Report Says iPhone 4S Users Consume Twice As Much Data As Their iPhone 4-Owning Counterparts

Studies are everywhere, and chances are if you look hard enough you can find a study on just about anything, and to support your particular point of view. It’s the beauty of the internet!

iPhone 4S Siri

The latest study to come out of the iPhone space is an interesting one, and one that claims that those of us using an iPhone 4S consume twice as much data as our iPhone 4-owning friends. That’s a lot of data, considering the iPhone 4 was now slouch in the usage department.

Furthermore, the study, carried out by Telecom network technology firm Arieso, claims that the iPhone 4S uses three times as much data as the long-in-the-tooth iPhone 3GS.

It has always been known that those of us who carry an iPhone tend to use more data than most, thanks to all those lovely apps and such, but why is the amount of data being used continuing to increase with each iPhone release?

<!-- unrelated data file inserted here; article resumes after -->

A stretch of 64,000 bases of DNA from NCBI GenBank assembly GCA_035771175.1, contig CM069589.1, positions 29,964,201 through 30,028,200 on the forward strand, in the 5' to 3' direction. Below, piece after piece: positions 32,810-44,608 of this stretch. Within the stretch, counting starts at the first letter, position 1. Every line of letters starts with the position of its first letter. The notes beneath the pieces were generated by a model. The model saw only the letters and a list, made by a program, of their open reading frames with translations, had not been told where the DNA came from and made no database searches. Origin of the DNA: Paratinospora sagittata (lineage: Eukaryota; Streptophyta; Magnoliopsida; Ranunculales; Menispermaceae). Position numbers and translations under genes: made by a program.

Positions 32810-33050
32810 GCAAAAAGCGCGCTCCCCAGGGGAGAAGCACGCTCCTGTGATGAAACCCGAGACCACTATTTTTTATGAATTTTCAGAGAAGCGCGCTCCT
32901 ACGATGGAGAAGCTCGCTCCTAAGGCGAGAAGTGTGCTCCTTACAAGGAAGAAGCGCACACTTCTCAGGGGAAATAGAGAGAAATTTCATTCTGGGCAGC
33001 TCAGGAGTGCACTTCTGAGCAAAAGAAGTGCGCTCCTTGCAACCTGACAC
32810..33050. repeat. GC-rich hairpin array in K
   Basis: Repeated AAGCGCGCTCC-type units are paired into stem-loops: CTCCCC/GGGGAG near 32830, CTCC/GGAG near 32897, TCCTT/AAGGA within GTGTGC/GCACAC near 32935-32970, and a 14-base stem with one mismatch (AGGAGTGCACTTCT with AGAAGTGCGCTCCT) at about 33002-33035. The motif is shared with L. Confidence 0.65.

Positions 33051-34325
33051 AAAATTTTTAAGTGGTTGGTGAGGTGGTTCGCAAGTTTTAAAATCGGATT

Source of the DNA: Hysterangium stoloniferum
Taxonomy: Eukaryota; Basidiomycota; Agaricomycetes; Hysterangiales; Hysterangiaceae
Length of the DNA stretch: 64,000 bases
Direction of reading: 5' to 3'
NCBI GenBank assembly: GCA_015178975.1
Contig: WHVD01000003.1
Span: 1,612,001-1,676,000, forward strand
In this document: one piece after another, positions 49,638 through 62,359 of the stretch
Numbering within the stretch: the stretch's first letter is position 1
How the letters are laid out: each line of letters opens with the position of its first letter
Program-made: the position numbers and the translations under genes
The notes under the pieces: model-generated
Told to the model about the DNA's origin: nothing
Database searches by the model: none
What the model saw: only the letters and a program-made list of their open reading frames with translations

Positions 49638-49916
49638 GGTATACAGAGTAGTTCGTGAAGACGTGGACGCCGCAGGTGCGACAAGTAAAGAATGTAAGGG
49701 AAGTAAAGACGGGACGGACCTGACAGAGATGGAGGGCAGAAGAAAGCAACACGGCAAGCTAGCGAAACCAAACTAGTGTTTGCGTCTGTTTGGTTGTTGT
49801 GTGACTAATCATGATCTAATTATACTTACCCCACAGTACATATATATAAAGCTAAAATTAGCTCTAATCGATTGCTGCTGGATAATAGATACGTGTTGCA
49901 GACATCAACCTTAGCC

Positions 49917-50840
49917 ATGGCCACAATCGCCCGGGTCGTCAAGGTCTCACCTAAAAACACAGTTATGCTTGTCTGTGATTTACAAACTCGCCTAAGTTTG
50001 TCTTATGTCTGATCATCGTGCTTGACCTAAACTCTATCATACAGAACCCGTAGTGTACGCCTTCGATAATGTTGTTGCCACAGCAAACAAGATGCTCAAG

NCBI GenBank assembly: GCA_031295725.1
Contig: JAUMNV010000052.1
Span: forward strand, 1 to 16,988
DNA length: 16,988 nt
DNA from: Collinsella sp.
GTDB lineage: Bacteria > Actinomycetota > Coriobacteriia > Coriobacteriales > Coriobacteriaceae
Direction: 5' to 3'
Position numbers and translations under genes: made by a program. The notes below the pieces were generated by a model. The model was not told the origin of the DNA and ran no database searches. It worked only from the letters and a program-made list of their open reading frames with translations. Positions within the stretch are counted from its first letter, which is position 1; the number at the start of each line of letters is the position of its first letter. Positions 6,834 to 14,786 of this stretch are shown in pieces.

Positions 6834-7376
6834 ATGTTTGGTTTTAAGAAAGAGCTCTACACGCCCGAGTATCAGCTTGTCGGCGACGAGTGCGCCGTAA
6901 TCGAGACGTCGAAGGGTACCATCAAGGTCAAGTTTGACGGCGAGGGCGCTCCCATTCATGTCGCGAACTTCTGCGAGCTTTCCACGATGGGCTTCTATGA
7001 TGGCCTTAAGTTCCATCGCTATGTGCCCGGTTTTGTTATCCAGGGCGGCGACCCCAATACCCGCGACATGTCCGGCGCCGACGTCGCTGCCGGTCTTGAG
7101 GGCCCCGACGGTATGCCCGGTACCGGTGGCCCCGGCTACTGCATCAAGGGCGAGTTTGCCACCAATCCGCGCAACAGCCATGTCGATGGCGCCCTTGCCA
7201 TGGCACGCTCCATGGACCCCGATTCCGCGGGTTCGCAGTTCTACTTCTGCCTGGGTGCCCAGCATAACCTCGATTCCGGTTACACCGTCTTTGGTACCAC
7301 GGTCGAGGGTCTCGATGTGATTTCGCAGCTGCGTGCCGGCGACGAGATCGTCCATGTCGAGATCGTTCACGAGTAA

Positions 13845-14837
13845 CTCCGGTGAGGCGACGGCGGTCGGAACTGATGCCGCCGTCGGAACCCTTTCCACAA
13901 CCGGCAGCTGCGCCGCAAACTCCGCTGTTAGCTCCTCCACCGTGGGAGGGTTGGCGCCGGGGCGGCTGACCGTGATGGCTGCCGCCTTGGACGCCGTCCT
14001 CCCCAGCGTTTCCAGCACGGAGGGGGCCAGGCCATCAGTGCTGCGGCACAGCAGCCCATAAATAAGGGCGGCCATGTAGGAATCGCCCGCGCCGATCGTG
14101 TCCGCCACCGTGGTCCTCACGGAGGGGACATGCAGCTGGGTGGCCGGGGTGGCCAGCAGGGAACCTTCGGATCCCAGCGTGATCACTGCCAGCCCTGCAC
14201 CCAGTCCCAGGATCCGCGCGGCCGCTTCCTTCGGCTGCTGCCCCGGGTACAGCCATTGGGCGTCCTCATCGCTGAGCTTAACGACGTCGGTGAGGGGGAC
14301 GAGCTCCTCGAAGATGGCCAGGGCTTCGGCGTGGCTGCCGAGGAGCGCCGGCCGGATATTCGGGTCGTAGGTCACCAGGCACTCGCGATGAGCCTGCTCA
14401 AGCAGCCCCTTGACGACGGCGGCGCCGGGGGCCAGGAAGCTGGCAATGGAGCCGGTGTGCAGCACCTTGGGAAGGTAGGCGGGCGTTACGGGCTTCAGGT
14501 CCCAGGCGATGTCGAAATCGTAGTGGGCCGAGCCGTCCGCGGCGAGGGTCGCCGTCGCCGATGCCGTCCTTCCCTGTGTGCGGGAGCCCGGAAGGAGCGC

Arieso believes that new features such as Siri could be to blame, with the digital assistant sending and receiving data each time it is used. While the actual data transmission may be small, if you use Siri a lot then over a month it all tends to add up. In fact, the study discovered that Siri could use up to 30MB a month of data, depending on usage patterns. If you’re a heavy Siri user, than it might be worth keeping an eye on those meters.

With Sprint being the only major US carrier still offering unlimited data, studies like this show that calls and SMS are no longer where the carriers intend to make their money, with data becoming much more of a cash cow if your customers are willing to pay for it.

The study also discovered that 1% of high-use subscribers used half of all data, showing that those who really make use of their devices are the ones that use a lot of data. Everyone else makes up the remaining 50%.

As our devices become more and more reliant on the internet, and we continue to live more of our lives online than ever, the amount of data used will only continue to increase.

(via Bloomberg)

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